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The Time Between Meetings

July 23, 2018

Posted in: WATSON Views

Governance doesn’t stop when the boardroom door closes after the meeting ends. While decisions cannot be made, nor courses altered, without engaging the whole board, there is much that can be accomplished outside of the boardroom. Only a rare group of directors can achieve all aspects of the board’s work in the smattering of meetings sprinkled throughout the year. For the many directors who lament the limited time to really get to know the organization before weighing in on important strategic priorities, the time between is the perfect antidote.

The governance reality is that board work is increasingly becoming more of a job. On average, corporate directors spend 10 hours on board-related work for every hour in the boardroom. Multiply this by two or three for the Board Chair. When not on the phone with the CEO, checking in with committee chairs, directors and stakeholders or networking with potential future directors, the Chair is thinking about the board and organization. This between meeting involvement isn’t restricted to the Chair; committee chairs also take an active role liaising with committee members and their management counterparts. The increasing awareness of this high level of engagement and activity is reflected in proxy firm recommendations to limit the number of boards individuals can sit on.

Hey WATSON, “10 hours on board-related work for every hour in the boardroom” … really?!

Add it up: say 35 hours in the boardroom (4 quarterly meetings and a budget meeting of 7 hours each). Three hours of preparation for every hour in the boardroom = 105 hours. Committee meetings and preparation = 40 hours (10 hrs./Q). Liaising with management = 100 hours (25 hrs./Q); studying about the industry = 60 hours (15 hrs./Q); strategic planning session = 15 hours; site tour(s) = 30 hours. That all adds up to 350 hours a year!

Have a governance question?


Intentional boards recognize that fostering strong director-management relationships is different than letting directors meddle into operations. This grey line is reason to raise the yellow governance caution flag. Before setting directors loose, boards should develop clearly articulated protocols. Without a rulebook, boards run the risk of well-intentioned directors overstepping their boundaries, causing more damage than good to board/management dynamics. You may think you’re “just a regular Jane or Joe” during a site visit, but the staff will look to you as their bosses’ bosses’ boss. Management teams’ top criticisms of directors gone wild include acting like quasi-bosses, undermining the CEO and playing favourites.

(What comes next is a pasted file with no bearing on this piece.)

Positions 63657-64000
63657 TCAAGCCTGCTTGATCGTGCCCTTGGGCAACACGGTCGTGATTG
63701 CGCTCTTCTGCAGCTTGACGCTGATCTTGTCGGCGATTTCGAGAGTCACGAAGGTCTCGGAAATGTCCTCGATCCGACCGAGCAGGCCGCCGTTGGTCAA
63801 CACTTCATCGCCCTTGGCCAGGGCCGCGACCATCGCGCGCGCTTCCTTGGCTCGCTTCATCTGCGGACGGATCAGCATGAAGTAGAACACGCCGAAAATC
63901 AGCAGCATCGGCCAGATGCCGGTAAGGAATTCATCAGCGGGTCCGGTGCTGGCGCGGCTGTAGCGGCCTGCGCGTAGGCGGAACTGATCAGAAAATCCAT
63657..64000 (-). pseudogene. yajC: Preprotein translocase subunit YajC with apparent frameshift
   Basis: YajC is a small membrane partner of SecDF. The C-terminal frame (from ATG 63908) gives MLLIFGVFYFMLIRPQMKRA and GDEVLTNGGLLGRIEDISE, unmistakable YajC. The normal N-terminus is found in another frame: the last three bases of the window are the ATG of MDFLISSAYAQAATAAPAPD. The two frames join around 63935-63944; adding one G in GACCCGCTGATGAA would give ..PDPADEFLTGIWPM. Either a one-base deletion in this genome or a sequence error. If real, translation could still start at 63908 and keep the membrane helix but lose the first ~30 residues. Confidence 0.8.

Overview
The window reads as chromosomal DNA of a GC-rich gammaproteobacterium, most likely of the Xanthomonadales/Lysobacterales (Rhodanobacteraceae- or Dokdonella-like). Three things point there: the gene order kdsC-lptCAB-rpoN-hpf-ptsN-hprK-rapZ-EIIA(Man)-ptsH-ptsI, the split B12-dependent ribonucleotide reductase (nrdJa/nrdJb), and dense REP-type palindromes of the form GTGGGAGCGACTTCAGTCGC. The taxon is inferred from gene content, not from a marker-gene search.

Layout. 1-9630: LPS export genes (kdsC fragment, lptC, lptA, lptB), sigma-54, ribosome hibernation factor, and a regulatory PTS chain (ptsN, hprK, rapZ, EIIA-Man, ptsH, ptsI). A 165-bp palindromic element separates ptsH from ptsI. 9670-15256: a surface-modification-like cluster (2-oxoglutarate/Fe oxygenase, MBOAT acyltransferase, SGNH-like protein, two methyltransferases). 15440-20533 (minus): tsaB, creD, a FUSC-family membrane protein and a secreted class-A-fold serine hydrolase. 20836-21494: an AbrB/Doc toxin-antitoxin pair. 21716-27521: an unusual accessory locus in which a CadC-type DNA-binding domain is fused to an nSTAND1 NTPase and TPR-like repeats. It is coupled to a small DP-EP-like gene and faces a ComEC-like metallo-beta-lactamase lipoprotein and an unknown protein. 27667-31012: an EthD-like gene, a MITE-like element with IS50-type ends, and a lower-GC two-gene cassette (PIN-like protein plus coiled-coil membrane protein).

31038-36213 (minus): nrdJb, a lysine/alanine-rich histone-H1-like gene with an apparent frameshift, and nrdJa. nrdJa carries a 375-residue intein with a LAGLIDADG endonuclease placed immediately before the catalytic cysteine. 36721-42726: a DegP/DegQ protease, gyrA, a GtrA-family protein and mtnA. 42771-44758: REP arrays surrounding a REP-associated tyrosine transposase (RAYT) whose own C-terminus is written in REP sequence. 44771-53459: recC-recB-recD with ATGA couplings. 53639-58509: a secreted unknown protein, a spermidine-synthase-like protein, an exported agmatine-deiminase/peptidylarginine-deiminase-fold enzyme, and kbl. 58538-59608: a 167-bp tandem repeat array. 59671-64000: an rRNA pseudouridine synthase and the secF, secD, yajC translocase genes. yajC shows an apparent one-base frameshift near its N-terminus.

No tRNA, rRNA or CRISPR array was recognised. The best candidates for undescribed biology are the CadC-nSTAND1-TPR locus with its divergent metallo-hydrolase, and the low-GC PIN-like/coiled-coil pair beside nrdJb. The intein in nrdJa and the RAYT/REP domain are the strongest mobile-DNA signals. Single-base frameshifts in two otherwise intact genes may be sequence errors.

Governance Yellow Flag

Set the rules before you set directors up for possible failure. Determine what directors can and cannot do outside of the boardroom. If informal mentoring is going to happen (one-off lunches or meetings), build a protocol around it. For example, directors should let the Chair know of upcoming meetings with management counterparts, what the purpose is, and after the meeting, share an update. The CEO should establish similar protocols with the management team and expect a similar heads up from her executives. It is then the mutual responsibility of the Chair and CEO to ensure they are talking to each other. However, if the Chair or CEO is uncomfortable with the process, do not do it.

The CEO also has a role to play by creating an engaging environment for directors to learn more about the company for which they are ultimately responsible. In the spirit of creating a learning board culture, consider:

  • Making executives available between board meetings
  • Setting up lunch and learns
  • Letting directors know of conferences and external learning opportunities
  • Setting up a director education fund

However, the CEO also has to remember to keep it real – the old joke about the Queen smelling fresh paint everywhere she goes because it’s been touched up just for her isn’t that funny when it comes to showing directors what’s really going on in the trenches.

For most boards, it isn’t the norm for directors to mentor and advise executives one-on-one, but directors are expected to share their experiences with the leadership team. Context often influences the role directors may play outside of the boardroom. For example, in a public company you may want to take advantage of directors’ knowledge, experience and networks, particularly if you have a sitting CEO on the board. High performing boards harness the talent of the board. If you have done your recruitment job well, your board will have a diverse, skilled and experienced set of directors who can provide valuable insights to the organization’s leadership. Let’s face it, a CEO cannot be expected to be an expert in every area of the organization, particularly when you consider first-time strategic endeavors, such as M&As, international expansions or product diversification.

Four Ways for Directors to Get More Involved Outside of the Boardroom